Science Scope

When CSI comes to life

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Meet the machine that helps both detectives and doctors: the desorption electrospray ionization mass spectrometer.

If police really had all the tools available to the teams in CSI, we'd probably have far fewer criminals running around. On television, a simple zoom can show a person's face, a swipe can find full sets of prints and a bug can tell us precisely where the victim was killed. But in reality, things aren't quite so simple. Detectives even have a term for the way television has given us unrealistic expectations of our law enforcement: The CSI Effect.

But one CSI machine actually is real - although it's not helping detectives as much as it is doctors. The machine has a classically high-tech sounding name, the desorption electrospray ionization mass spectrometer, or DESI, and it was actually featured in CSI and CSI Miami as an instrument to measure fingerprints.

In reality, the machine does all sorts of things. It was developed in the lab of Graham Cooks, the co-founder of Prosolia, Inc. According the the press release:

It's about the size of a shoebox and does not change or destroy the sample that is analyzed. Cooks' students have even carried it into a grocery store and held it close to the outer surfaces of fruit and vegetables to detect pesticides and microorganisms. The team also used it to identify biomarkers for prostate cancer and to detect melamine, a potentially toxic substance that showed up in infant formulas in China in 2008 and in pet food in the U.S. in 2007. In addition, DESI can detect explosives on luggage.

Alongside the DESI, Cooks's lab is developing something called a "PaperSpray ionization" mass spectrometer. The PaperSpray machine looks like this:

The DESI and PaperSpray are quite similar, says the press release. Here's how they work:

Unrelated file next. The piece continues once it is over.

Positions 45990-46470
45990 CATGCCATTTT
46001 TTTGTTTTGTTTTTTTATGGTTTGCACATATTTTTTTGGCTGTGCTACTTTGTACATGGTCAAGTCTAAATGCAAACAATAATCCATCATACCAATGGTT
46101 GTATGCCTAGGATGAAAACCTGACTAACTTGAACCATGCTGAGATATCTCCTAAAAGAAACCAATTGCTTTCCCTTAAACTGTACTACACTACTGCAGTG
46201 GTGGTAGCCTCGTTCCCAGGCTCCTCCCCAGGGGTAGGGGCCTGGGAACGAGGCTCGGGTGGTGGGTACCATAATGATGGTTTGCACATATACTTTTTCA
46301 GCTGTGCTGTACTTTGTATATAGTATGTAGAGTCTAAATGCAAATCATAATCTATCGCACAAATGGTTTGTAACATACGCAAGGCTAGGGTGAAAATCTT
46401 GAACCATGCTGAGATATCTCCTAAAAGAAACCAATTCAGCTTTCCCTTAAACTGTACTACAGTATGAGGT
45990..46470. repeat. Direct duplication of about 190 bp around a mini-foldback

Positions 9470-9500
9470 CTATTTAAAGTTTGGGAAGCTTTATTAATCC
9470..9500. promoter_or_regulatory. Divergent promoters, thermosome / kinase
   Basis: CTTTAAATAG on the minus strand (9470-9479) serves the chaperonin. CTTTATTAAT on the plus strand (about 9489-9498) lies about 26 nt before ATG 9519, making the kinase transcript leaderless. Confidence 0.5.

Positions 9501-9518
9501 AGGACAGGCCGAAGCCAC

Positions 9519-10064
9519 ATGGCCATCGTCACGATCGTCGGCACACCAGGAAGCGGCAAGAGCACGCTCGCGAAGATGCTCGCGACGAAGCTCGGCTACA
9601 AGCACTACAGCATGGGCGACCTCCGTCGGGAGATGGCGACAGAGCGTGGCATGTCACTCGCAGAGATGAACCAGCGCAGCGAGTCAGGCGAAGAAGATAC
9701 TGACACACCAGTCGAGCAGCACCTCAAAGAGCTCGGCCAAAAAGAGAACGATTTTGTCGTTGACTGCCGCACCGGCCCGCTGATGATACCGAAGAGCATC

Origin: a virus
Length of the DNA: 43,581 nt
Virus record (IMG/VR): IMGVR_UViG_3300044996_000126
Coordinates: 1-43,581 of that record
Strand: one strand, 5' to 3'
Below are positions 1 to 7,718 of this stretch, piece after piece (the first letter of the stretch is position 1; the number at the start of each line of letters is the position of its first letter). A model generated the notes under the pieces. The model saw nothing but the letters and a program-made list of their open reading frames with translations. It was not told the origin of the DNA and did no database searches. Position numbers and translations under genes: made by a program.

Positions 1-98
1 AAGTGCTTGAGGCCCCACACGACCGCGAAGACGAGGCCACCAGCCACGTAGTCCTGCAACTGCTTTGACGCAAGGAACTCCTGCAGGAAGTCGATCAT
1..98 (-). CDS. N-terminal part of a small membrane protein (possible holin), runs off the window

Both the DESI and PaperSpray mass spectrometers work in a similar way. To weigh chemicals, mass spectrometers need to ionize, or give a positive or negative charge to a substance. Mass spectrometers usually do this inside the instrument under a vacuum without air. But DESI and PaperSpray can do this so-called ionization process out in the open. This allows scientists much more flexibility. DESI and PaperSpray also can do analyses without separating out all of the chemicals in a sample first (unlike conventional instruments), which provides quick results. They are also very easy to operate. "You just point and shoot," said Cooks.

So while CSI might mislead us when it comes to most of their gadgets, this one is actually pretty useful.

Via: Eurekalert

Image: CJ Isherwood

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Rose Eveleth

Contributing Editor

Contributing Editor Rose Eveleth is a freelance writer, producer and designer based in Brooklyn, New York. Her work has appeared in Scientific American, OnEarth, Discover, New York Times, Story Collider and Radiolab. She holds degrees from the University of California, San Diego and New York University. Follow her on Twitter. Disclosure